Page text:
Markets continue to fall as autumn sets in

Markets continue to fall as autumn sets in

It was an uneasy start to fall for markets. (Photo by Spencer Platt/Getty Images)

Getty Images

Key learning points

  • Markets back near summer lows
  • Interest rates significantly higher
  • Not Hedging Gold Effectively

With the official start of autumn yesterday, markets are largely back to where they were at the start of summer. In premarket activity, the S&P 500 is trading just above 3720. In June, the index hit a low of just under 3640. The Nasdaq is trading right at 11,400, just under 400 points above the June low. And the Dow looks poised to test its June low of 29,639. In the wake of recent weakness, Goldman Sachs released a report this morning that sets their year-end price target for the S&P 500 at 3600.

Meanwhile, bonds have also been rocked with 10-year bond yields now above 3.79%. Prices have been steadily rising and comments from Jerome Powell after the recently concluded FOMC meeting did not suggest that the higher march would end any time soon. After announcing a three-quarter point rate hike, Powell suggested more rate hikes are on the way and expects rates to be around 4.6% in a year. The rapid response of bonds to the Fed’s comments is not something markets are used to seeing. Often, after policy guidelines, markets are slow to adjust; however, the speed of this recent move has been fierce. At the same time, Powell acknowledged that continued increases could push unemployment to 4.4%, up from the current 3.7%, and that the chances of a soft landing are diminishing.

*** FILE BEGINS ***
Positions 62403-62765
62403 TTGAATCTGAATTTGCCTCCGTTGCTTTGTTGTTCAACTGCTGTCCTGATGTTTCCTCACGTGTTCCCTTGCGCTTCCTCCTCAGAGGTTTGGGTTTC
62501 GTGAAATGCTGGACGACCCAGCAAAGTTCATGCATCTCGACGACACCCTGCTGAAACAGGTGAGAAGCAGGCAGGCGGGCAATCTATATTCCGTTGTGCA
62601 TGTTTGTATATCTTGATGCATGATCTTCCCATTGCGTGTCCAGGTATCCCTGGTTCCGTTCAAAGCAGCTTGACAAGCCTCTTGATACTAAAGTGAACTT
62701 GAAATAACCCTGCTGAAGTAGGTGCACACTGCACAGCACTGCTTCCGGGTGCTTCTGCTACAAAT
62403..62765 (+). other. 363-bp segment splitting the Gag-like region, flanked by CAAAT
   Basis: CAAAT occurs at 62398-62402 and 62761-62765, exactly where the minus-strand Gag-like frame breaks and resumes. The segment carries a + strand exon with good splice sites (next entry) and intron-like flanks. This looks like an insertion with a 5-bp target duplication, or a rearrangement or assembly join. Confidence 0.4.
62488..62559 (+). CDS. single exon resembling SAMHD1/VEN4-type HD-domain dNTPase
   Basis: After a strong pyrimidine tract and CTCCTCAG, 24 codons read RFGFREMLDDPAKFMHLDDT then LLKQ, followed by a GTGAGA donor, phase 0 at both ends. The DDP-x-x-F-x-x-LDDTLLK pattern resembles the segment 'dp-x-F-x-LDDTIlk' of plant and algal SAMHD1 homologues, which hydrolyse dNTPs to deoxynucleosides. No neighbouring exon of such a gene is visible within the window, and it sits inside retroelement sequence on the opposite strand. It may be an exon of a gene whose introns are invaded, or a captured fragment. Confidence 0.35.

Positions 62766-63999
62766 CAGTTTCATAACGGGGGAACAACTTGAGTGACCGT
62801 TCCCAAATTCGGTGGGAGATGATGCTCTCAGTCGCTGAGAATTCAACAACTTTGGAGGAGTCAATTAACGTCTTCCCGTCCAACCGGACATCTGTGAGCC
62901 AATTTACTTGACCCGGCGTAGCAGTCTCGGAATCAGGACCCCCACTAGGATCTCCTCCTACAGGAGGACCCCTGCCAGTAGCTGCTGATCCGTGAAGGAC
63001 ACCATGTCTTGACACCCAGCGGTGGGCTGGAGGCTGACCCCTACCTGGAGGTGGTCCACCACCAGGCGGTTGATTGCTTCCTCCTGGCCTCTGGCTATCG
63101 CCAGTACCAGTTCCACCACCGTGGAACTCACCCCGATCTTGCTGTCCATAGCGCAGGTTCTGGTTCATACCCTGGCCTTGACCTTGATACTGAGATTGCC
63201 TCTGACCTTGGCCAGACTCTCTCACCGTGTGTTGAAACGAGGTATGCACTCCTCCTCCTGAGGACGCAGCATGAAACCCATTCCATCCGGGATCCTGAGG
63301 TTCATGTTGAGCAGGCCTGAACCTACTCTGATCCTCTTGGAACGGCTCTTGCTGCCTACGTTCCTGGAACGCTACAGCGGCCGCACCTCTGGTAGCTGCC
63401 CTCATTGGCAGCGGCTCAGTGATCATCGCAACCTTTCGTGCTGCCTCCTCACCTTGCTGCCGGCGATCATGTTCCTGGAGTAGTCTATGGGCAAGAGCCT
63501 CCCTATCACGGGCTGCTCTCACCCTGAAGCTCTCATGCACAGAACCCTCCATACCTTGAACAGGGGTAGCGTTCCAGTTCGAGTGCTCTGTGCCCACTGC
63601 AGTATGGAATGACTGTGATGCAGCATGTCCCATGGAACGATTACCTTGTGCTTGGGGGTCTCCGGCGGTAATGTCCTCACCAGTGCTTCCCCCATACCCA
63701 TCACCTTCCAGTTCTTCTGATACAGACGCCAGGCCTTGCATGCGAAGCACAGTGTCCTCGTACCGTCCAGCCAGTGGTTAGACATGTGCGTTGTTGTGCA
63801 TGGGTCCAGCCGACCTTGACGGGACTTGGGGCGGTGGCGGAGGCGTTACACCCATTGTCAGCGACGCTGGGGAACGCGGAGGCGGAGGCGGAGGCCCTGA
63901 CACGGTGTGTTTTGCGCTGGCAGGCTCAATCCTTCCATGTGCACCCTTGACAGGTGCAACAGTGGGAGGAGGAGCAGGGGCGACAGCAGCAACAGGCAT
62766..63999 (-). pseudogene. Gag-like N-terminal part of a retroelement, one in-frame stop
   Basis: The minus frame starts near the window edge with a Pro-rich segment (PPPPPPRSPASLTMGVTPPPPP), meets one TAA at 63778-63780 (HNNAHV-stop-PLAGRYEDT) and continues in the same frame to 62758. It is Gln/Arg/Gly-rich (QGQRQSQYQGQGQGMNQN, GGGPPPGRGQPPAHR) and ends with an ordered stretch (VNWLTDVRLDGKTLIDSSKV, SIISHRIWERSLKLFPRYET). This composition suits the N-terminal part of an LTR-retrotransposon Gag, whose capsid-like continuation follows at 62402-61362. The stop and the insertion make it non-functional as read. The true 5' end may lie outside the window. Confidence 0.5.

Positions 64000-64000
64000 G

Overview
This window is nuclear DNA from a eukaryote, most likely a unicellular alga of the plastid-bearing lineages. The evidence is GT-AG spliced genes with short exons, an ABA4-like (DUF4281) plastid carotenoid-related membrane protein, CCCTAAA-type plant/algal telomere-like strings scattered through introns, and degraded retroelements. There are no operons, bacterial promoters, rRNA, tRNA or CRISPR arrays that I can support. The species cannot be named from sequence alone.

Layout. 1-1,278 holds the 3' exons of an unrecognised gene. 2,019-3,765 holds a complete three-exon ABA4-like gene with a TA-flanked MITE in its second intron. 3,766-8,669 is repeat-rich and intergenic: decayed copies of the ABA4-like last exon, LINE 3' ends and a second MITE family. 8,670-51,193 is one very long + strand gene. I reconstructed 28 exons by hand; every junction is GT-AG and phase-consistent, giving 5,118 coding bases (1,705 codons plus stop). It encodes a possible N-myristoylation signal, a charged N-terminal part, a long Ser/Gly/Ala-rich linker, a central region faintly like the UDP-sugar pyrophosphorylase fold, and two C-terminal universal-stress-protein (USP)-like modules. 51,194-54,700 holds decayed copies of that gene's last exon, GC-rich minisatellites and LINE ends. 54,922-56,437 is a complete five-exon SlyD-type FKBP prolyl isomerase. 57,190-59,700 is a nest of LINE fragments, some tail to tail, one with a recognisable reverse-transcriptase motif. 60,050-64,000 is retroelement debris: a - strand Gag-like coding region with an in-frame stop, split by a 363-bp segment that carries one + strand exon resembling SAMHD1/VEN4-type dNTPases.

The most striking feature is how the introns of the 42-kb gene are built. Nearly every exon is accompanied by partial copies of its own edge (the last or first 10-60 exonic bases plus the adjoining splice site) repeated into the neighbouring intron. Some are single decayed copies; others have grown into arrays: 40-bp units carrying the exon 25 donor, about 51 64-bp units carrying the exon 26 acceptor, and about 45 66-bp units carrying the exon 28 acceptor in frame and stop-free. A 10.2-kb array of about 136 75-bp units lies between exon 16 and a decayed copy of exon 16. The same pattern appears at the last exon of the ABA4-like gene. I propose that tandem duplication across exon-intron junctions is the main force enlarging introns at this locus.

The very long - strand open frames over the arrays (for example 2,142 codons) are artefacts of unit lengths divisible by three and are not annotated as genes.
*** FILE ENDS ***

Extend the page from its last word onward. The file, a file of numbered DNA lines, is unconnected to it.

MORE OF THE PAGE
Rising rates are being felt in the housing market, where mortgage interest rates are now just below 6.3%. That is the highest since 2008 and the effects are starting to show. Sales of existing homes in August were 0.4% lower than in July. Potential home buyers are being priced out of the market as rates continue to rise, but home prices remain high.


Elsewhere, premarket gold is trading near its two-year low at just over $1650/ounce. What makes this interesting is that gold is normally seen as an inflation hedge. That prices have fallen so much despite rising inflation is a bit confusing. There had been a lot of discussion not too long ago about crypto assets becoming the new inflation hedge. However, as I’ve said many times, bitcoin trades much more like a stock confidence indicator. The value has fallen along with stocks, trading below $19,000 in premarket action.

Back1 of 2

Leave a Comment

Your email address will not be published.